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Eight college recruiting tips with current freshman student-athletes

Photo courtesy of Calli Newberry

By Calli Newberry

I recently talked with several student-athletes who are in their freshman year of college. They spanned a wide range of schools and sports, from NCAA Division I to NAIA and basketball to competitive cheer. 

And since these athletes aren’t that far removed from high school, I thought they’d be the best to offer some advice for younger athletes who are interested in playing college sports or who are already in the middle of the recruiting process. 

So I asked them all the same question: 

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What is one thing you were glad that you did during your recruiting process, or what is something you didn’t do that you now wish you did? 

Some of them mentioned the importance of getting to work and communicating with the team and coaches right away.

“I’d really encourage kids to show interest and try to be as social with them as possible. I was a little shy, and I kind of regret being shy because I really like the guys now. Throw yourself out there and really try to connect with people because it’s really about those relationships with your coach and your teammates that’s going to make you love where you’re at.”

— Jack Pennewell, St. Clair High School, MSU cross country and track and field

“They basically told me to be in the best possible shape you can be coming in here and I feel like I did that…I didn’t want to get here and be like, ‘Oh no.’ I didn’t want to not be prepared so I tried everything I could. I would text the coaches once every couple weeks and ask, ‘What’s something you see a lot of freshmen struggle with?’ or ‘What kind of conditioning drills should I do,’ and they were always very responsive and helped me with that.” 

— Alec Albrecht, Armada High School, Trine University basketball 

And it sounds like the sooner you start the recruiting process, the better, especially because of the lingering effects of COVID that left more athletes with more eligibility. 

“Something I would’ve done differently is starting reaching out to schools and working harder at softball earlier on. I kind of decided [to play in college] a little bit later, maybe more in the middle of my sophomore year…I was playing three sports and I really didn’t have time to focus on just one sport, so I was kind of just doing all three and I was alright at all of them, but until I really realized I wanted to play softball in college, I stopped playing basketball and I was able to focus on [softball] during the winter and really get after it.”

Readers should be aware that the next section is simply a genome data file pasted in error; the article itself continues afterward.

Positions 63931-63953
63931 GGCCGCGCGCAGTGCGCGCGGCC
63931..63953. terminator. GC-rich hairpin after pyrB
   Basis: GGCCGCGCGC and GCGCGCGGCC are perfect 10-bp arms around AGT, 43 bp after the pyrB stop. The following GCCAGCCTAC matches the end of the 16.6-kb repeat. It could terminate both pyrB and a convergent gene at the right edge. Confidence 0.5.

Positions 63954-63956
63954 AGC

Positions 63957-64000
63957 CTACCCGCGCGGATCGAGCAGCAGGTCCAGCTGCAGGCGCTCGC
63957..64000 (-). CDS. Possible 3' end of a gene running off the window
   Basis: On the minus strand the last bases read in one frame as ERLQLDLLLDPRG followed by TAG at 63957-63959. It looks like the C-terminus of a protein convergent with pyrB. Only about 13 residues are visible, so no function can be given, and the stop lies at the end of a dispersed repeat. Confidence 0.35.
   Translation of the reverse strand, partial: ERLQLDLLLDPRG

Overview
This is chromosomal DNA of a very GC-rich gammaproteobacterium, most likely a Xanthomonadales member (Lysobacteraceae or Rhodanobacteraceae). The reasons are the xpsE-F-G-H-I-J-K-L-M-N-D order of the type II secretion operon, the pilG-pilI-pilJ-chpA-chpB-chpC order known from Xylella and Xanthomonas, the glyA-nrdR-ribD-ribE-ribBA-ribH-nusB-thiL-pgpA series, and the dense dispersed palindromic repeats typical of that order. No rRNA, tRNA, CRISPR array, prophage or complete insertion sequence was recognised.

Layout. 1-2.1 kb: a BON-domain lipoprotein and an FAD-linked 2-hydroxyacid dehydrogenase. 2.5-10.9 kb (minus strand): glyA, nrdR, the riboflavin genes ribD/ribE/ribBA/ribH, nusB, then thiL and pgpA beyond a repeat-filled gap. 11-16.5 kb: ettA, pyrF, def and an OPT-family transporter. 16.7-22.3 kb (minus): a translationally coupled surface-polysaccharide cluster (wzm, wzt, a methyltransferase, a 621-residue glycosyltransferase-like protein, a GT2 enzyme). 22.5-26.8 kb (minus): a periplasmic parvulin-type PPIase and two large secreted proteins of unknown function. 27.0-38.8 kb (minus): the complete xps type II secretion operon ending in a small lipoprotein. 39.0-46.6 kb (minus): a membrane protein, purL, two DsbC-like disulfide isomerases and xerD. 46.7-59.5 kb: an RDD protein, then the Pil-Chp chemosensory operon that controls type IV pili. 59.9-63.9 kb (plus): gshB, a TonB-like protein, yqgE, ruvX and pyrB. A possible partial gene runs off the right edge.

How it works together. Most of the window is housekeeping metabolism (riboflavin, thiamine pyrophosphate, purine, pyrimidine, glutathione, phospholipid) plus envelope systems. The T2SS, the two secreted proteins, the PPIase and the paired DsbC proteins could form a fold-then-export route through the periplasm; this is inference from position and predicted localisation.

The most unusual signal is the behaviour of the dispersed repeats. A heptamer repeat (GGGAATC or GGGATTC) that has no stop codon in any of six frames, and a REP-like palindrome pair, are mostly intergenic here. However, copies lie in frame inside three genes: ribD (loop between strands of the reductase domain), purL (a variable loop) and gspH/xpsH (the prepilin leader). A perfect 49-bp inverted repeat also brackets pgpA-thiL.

— Kirsten Smith, Marysville High School, Lourdes University softball

“I wish I would’ve started the recruiting process earlier. I was super late to it. I think I started the summer before my junior year. I was trying to decide if I wanted to play softball or basketball, and I wish I would’ve figured that out sooner.”

— Emma Trombly, Port Huron High, Northwood University basketball

“I definitely committed really early and it was good, but I could’ve waited a little longer to see how it all played out. But I’m also really glad I committed so early because I knew Wayne State was the place for me. With COVID happening, everything got messed up with recruiting so it really helped that I did it so early so I know I’m really happy I did when I did.” 

— Ally Shagena, Port Huron Northern, Wayne State University basketball 

“I wanted to find somewhere to play and I wanted to be committed before my season started because I wanted to be focused on my [high school senior] season…Something I didn’t do was reach out to schools my junior year. I was kind of behind in the recruiting process. I waited until my senior year. It kind of crept up on me and I panicked at the last second. I wish I would’ve reached out to some other schools earlier, but in the end, I think it all worked out and I’m where I’m supposed to be.”

— Zach Meier, Marysville High School, Jackson College baseball

And others said to keep your options open and be OK with change, because sometimes the career you thought you wanted isn’t what’s best, and it’s important to keep the long-term in mind. 

“I applied to a lot of schools and checked out a lot of different programs to see which culture and campus were going to be right for me, so I’m glad I did that because it really left my options open and really led me here. I thought I had a plan of what I was going to do and where I was going to go but then it completely turned around.” 

— Ella Kritzman, Croswell-Lexington High School, Concordia University cheerleading

“It was really hard for me because ever since I was little I was either going to be a vet or a doctor. I had no other thing in my mind…But being a doctor you’re stuck at work all day and I was like, ‘Right now I don’t want to be stuck in my studies constantly worrying about school.’ With the major change and future life change, I have more time to be with family and friends and even just with my track team…I just had to figure out what would better me in the moment and in the long term, as of right now that’s what I’ve decided.”

— Alexa Messina, Yale High School, Oakland University track and field

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